Cryptocurrency mining has lost some of its profitability during the prolonged bear market of the past year. However, not all investors are short-sighted. Belarus, for example, is not giving up on its intentions to develop the digital economy, of which the crypto space is a part of. Minsk thinks it has enough resources and soon plenty of cheap energy to power new coin minting facilities and make a buck from bitcoin mining.
Lukashenko to Build Mining Farms at Belarusian NPP
During a recent meeting with representatives of the IT industry, President Alexander Lukashenko reaffirmed his administration's will to protect and promote the country's digital sector and assured there's enough resources to do that. He told the audience at the High Technologies Park (HTP) that Belarus will soon have surplus electrical energy that can be used to power new cryptocurrency mining farms.
The head of state was referring to the new Belarusian nuclear power plant (NPP) his country is currently building in Astravyets District of Grodno Region, right next to the border with Lithuania. The new atomic electric station will have two nuclear reactors. The first unit is scheduled to enter operation by the end of the year and the second one will start generating electricity in the summer of 2020. The NPP will have a combined capacity of around 2400 MW. Lukashenko further commented:
We will launch the atomic station and there will be surplus energy. I have left some space there – we'll build farms and we'll be mining and selling those bitcoins. They say if you have bitcoin it's not a problem to sell it, right?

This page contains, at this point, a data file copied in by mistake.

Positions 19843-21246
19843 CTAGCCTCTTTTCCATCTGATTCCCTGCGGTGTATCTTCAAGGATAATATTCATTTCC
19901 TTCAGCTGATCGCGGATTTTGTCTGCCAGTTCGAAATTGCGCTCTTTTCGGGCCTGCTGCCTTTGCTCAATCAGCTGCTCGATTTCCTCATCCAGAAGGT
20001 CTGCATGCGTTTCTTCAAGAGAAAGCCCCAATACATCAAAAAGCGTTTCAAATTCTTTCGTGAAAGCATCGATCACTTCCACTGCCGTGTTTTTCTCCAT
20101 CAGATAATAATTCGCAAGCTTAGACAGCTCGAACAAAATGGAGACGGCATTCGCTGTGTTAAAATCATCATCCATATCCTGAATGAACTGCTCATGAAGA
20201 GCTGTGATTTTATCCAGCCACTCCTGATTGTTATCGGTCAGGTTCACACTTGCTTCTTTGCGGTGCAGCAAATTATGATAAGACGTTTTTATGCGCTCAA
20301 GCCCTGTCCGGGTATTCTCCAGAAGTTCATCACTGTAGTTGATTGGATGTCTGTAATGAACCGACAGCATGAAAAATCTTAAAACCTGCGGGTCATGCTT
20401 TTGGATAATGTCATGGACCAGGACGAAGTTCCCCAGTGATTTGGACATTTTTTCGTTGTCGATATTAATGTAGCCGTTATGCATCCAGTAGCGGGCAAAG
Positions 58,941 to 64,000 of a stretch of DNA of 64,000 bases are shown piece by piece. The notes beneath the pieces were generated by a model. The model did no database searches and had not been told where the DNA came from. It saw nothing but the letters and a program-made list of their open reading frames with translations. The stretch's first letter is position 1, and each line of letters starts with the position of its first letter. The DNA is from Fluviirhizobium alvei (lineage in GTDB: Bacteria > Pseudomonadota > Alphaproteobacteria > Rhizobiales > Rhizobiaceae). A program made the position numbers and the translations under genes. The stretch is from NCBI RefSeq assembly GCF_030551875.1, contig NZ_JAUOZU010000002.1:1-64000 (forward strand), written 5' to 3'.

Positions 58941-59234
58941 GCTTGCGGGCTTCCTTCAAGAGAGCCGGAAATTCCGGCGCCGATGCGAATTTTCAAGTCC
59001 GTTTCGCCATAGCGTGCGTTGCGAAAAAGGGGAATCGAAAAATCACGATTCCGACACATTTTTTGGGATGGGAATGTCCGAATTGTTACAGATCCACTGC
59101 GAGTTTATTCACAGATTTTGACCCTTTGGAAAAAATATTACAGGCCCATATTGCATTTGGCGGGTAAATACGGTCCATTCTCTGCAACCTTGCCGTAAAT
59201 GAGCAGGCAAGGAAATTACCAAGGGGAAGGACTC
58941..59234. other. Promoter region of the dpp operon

The Belarusian president reminded the High Tech Park community that he had been the driving force behind the project to create the special economic zone and promised to maintain his support. "We will move in the same direction. You wanted cryptocurrency, crypto exchange, mining farms, and so on… Together we will continue along this path," he promised, quoted by the Belta news agency.
Crypto-Friendly Belarus Moving Forward
During his chat with the young Belarusian IT specialists, whom he called "my children," Alexander Lukashenko stated: "We have taken this course together with you, and we will not totter left or right. We are going forward… If you need anything, just let me know and we'll solve any issue," he promised. The Belarusian leader assured the state will continue its support for the country's digital economy and stressed: "We will do this. That's my responsibility… I will help you as much as possible."
Belarus High Tech Park
Belarus, a former Soviet republic and a close ally of Russia, often criticized for its authoritarian regime, legalized crypto-related activities within the HTP last year. The special presidential Decree No 8 "On the Development of the Digital Economy" came into force on March 28, 2018. It introduced a tax holiday and other incentives for crypto companies until January 1, 2023. To facilitate its implementation, the government in Minsk adopted new crypto accounting standards and later expanded the regulatory framework.
The crypto-friendly policy is part of the country's push to become a global IT hub luring businesses and entrepreneurs from around the world with a friendly environment. The Belarus High Tech Park was established as the country's Silicon Valley. It now hosts hundreds of residents, including representatives of the cryptocurrency space. For example, an exchange licensed under the digital economy decree, started trading crypto assets this past January. Other companies are developing blockchain, payment and mining solutions.
Do you think crypto mining should take advantage of the surplus energy produced by nuclear power plants?
Source from Bitcoin.com, author Lubomir Tassev
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